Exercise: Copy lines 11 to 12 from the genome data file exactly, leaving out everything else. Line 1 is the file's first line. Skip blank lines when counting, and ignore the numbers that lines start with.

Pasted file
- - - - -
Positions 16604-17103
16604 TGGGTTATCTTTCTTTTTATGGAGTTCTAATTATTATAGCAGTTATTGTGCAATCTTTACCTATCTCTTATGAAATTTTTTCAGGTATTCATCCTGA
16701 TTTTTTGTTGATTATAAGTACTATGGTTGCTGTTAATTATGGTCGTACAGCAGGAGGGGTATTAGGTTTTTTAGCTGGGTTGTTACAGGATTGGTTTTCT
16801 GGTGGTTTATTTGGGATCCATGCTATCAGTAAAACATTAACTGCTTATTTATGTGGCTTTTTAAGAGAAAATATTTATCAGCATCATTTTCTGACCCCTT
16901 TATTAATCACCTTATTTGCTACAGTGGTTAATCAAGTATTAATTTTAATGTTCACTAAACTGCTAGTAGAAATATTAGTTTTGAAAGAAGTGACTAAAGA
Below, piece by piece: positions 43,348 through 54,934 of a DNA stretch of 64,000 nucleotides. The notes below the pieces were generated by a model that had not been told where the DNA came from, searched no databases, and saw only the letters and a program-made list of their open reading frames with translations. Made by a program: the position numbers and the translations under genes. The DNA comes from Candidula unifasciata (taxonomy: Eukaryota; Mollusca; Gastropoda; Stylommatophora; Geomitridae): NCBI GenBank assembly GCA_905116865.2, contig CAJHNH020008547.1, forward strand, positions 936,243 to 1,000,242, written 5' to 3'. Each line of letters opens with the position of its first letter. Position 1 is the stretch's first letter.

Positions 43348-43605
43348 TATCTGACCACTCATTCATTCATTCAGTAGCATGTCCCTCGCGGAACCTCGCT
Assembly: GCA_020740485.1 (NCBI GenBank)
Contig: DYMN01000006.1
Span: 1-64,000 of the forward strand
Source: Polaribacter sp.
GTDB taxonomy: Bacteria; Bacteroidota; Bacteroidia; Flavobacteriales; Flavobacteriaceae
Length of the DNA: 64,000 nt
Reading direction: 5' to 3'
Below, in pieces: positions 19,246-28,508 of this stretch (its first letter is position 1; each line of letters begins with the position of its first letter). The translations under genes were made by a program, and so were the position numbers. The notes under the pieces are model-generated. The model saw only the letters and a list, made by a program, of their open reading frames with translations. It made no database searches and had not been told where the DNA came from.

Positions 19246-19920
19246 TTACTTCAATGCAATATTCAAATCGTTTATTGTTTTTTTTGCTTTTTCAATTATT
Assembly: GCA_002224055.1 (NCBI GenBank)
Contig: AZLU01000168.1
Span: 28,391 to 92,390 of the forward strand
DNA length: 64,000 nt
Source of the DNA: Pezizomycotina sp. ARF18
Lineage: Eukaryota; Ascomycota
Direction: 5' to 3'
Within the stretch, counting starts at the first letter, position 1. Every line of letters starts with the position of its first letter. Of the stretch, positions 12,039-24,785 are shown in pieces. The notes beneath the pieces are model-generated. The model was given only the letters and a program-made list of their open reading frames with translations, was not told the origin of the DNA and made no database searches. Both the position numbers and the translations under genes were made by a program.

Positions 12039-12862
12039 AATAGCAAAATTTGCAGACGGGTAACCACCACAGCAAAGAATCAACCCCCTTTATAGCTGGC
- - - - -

Span: 1-64,000 of the forward strand
Source: Polaribacter sp.